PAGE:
Review: I used the Big Berkey water filter every day for the last year and now I can’t go back

One of the ultimate goals of any prepper is to find preps that integrate seamlessly into daily life. It’s one thing to buy a product, put it on a shelf, and wait until a major emergency. But the real magic is when you get value in daily life and an emergency without missing a beat — you spend money on what you wanted for normal life anyway and get the prep/insurance for free!

A countertop water filter is one of the best examples of that two-birds-one-stone overlap, and the $280 Big Berkey is the incumbent king of that market. The punchline from this review is: yep, if you want a countertop filter, then you can’t go wrong buying a Berkey.

Review: Best water filters for your home

Many experienced preppers already know about this because it’s such a popular concept, but it’s worth repeating for all the new people in the community because countertop filters are such a graceful and impactful way to become more prepared.

Value in normal life:

  • You get very clean and tasty water, on-demand, in your home
  • It’s stylish and doesn’t at all stick out as weird or “preppery”
  • Countertop filters last much longer than the more common pitcher filters
  • You don’t have to install or modify anything since a countertop filter is unattached
  • You don’t have to wait for slow drips, since the water is filtered over time and then sits there waiting for you
  • You’re not wasting money on earth-destroying disposable water bottles or giving money to corporations that steal water from indigenous peoples

Value in an emergency: Imagine you’re sheltering at home but the water grid isn’t working or it’s tainted, such as when a local government issues a boil water notice. So you need to find wild water and then treat it.

The problem with plumbed-in systems (eg. reverse osmosis) is that you don’t have an input to feed in the wild water — if you had a bucket of river water, how would you put it through the system? Pitchers can take wild water, but they’re smaller and thus harder to keep a whole family going when it’s your only source.

Testing notes

Thank you to the folks at for sending us a review sample one year ago when the entire supply chain was a mess.

A problem in this market is that all Berkeys are sold via third-party resellers, not by the manufacturer New Millennium Concepts. There’s a few scammy middlemen out there with lazy websites just trying to make a buck, but is one of the legit sellers.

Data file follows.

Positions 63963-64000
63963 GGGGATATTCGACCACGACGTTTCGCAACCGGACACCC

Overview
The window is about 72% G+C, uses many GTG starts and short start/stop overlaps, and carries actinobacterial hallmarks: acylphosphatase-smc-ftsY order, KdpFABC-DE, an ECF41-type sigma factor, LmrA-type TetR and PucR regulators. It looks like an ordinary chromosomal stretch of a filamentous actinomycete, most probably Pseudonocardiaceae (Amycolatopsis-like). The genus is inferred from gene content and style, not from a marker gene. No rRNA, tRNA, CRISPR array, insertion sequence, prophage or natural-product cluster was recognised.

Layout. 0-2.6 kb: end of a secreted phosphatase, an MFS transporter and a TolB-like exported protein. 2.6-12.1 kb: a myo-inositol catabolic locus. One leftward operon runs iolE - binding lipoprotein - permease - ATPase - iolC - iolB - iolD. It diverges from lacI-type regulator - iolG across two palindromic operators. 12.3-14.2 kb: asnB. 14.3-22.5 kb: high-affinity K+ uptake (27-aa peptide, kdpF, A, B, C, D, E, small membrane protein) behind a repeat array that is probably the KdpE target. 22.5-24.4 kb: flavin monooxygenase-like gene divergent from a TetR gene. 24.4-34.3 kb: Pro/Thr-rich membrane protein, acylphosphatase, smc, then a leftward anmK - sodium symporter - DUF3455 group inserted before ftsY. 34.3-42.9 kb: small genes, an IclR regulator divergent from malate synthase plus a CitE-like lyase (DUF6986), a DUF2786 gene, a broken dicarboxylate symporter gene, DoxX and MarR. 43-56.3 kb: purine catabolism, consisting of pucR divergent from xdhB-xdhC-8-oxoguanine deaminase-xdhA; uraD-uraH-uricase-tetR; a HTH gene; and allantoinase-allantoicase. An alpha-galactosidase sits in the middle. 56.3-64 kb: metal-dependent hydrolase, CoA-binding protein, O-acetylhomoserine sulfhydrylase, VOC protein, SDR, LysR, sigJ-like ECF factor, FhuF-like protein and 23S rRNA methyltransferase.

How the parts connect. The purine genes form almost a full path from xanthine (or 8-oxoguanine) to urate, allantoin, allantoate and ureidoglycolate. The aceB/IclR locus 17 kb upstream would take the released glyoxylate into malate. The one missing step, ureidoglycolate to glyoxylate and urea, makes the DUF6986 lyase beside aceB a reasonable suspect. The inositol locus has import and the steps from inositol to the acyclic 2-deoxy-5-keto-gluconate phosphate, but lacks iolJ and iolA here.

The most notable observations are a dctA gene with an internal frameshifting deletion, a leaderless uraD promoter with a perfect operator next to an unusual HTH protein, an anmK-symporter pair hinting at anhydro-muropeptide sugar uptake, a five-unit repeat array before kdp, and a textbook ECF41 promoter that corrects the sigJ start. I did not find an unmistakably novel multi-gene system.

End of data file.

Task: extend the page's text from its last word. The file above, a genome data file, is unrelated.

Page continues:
We were going to do a head-to-head stress test between the Berkey and other top countertop gravity filters, but we couldn’t get all of the other products due to Covid inventory problems.

So instead we’ve been using the Big Berkey as our primary water source, every day for the last full year, in order to get a feel for what it’s like in daily life and where there might be little frustrations. So this is more of a lifestyle review than a technical one.

Once we get more competitors on hand, we’ll update the main comparison article with head-to-head testing, such as beating up the stainless steel body on these units to see if they can survive a fall.

Berkey basics

The design is simple: Two stainless steel containers stack on top of each other. The top one is for dirty water, where you lift a simple lid and pour. The bottom container has a spigot and holds the clean water. Filters sit at the connection between the two containers. Gravity does the work of pulling the dirty water from the top, through the filters, and into the bottom.

More: You can even hack a similar system together with 5-gallon buckets

big berkey review
Berkeys come in multiple sizes, although the Big is the most common for single-family households

The impressive Black filters ($120 per pair) are cleanable and replaceable. We love that they print all of the threats the filter screens out right on the box. Here’s a deeper list of everything it protects against.

What does the berkey filter out?

There are slots/holes for up to four installed at once, but it will work with only one. We’ve been running with two Black filters (with no extra fluoride etc. filters), and in a household of two people that drink a lot of water, the filters have only needed a cleaning once in the last year — and we suspect they will last at least another year. Combined with a few replacement filters in our emergency supplies, that means with just a handful of filters we can treat enough water to last for years!